FSA report urges Government to assess decline in vet roles

FSA report urges Government to assess decline in vet roles

The Food Standards Agency (FSA) and Food Standards Scotland (FSS) published a report reviewing UK food standards throughout 2022.

Heather Kelman, chair of Food Standards Scotland.

Titled ‘Our Food 2022: An Annual Review of Food Standards Across the UK’, it is the second report since the UK left the EU and is an “independent and evidence based” annual assessment of food standards across the nations.

It stated that despite inflationary pressures, labour shortages and the war in Ukraine, food standards remained “stable” in 2022. The report identified shortages in food safety roles like vets and food inspectors, which it highlighted will make it more difficult to identify people with the correct skills to deliver food controls.

Supporting food safety in the system

Heather Kelman, chair of FSS, said: “It is encouraging to see that in 2022, amid several significant challenges both here in the UK and further afield, the overall safety and standards of our food has been upheld to the very high standards which we expect.

“However, we must recognise the very significant challenges ahead and the potential problems that a lack of resourcing, specifically within environmental health officer and official veterinarian roles, may cause to the overall food system. It is now more important than ever for those who govern the system, as well as everyone involved in food production, retail and distribution, to work together to ensure food is safe and consumers and trade are protected.

“It is critical that, together, we do everything we can to ensure we have a modernised system of assurance to support businesses that provide safe food for everyone and that the UK’s high food standards are maintained, in spite of the cost and workforce pressures we continue to face.”

Professor Susan Jebb, chair of the FSA, said: “The food system across the UK experienced significant challenges throughout 2022, with the rising cost-of-living and inflation impacting grocery bills for consumers, and food businesses feeling the pressure of labour shortages and increased supply chain costs.

“Despite these pressures, I’m encouraged that our report indicates that overall, food standards have remained stable. However, food safety and standards hinge on good procedures and skilled people to ensure that the right checks are carried out. It takes time to recruit and develop these skills and we worry that without specific action to boost the workforce, specifically to recruit more official veterinarians and local authority inspectors, it will not be possible to maintain these high standards in the future.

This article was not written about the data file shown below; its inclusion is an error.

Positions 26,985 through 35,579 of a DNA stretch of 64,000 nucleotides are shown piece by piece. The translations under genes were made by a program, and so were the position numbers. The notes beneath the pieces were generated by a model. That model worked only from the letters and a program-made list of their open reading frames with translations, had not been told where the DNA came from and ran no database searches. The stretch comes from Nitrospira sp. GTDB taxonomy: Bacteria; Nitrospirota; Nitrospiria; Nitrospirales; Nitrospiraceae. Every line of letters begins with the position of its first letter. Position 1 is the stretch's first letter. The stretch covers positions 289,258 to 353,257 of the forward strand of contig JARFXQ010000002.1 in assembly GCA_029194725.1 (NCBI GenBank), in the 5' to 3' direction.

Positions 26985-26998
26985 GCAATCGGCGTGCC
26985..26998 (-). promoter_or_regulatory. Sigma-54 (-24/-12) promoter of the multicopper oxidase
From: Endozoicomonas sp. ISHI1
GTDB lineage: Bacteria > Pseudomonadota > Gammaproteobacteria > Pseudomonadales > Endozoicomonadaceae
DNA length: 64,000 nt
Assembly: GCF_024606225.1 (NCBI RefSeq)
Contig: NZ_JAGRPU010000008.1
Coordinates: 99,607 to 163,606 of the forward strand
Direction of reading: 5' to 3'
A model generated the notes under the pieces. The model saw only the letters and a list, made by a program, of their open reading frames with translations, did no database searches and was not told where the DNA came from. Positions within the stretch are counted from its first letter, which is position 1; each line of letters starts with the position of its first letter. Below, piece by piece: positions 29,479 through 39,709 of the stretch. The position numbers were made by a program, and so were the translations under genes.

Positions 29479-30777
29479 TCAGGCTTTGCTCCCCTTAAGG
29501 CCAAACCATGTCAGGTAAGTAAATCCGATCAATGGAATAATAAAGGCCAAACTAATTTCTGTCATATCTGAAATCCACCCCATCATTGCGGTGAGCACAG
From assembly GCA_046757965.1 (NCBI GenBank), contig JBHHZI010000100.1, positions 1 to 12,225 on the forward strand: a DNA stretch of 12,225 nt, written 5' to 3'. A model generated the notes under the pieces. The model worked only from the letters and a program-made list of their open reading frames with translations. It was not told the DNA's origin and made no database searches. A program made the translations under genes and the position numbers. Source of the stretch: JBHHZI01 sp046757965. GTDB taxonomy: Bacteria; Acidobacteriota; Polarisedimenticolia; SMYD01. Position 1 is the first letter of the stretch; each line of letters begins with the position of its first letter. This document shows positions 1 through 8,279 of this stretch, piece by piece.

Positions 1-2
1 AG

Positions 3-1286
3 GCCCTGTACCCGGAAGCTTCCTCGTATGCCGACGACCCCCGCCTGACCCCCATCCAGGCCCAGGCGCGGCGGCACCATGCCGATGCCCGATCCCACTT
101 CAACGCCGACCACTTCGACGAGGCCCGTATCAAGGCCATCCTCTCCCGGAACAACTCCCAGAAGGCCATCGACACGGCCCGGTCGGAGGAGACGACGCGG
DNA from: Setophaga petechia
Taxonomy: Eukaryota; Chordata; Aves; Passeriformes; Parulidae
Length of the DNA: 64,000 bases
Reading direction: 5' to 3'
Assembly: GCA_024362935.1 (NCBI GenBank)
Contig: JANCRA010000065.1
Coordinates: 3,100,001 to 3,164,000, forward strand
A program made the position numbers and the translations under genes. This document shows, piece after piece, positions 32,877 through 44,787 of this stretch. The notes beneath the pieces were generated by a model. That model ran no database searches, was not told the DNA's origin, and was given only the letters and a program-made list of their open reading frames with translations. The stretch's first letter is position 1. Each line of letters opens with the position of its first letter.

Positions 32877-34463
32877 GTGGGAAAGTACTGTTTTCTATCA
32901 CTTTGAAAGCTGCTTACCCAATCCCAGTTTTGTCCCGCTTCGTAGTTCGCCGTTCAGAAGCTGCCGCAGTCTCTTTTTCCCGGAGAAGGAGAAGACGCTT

“Failure to recruit and train professionals to key posts can have reverberations for many years to come. We ask Governments across the UK, and others, to work with us to address these matters in the coming year so that people in the UK can continue to have food they can trust, and the strong reputation of British food abroad is maintained.”

Calling on industry to address issues

The food bodies are calling on Government, local authorities, professional bodies and industry to:

  • Address the decline in local authority Trading Standards officers, Environmental Health and Food Law officers to ensure food standards are maintained;
  • Tackle the shortage of Official Veterinarians (OVs) to protect animal health and welfare and trade and assure food hygiene is maintained;
  • Share more and better-quality information across the food industry to help stop criminal gangs and tackle food crime that costs the UK up to £2 billion per year; and
  • Introduce import controls on food imported from the EU to help reduce the risk of unsafe food entering the UK from the EU.

Data in the report showed that the UK veterinary profession has experienced a decline of 27% in newcomers between 2019 and 2022, which the report states will create issues when securing OVs in the future. It also highlights how a lack of OVs will pose risks to animal health and welfare, the potential disruption of food supply and the ability to export products of animal origin.

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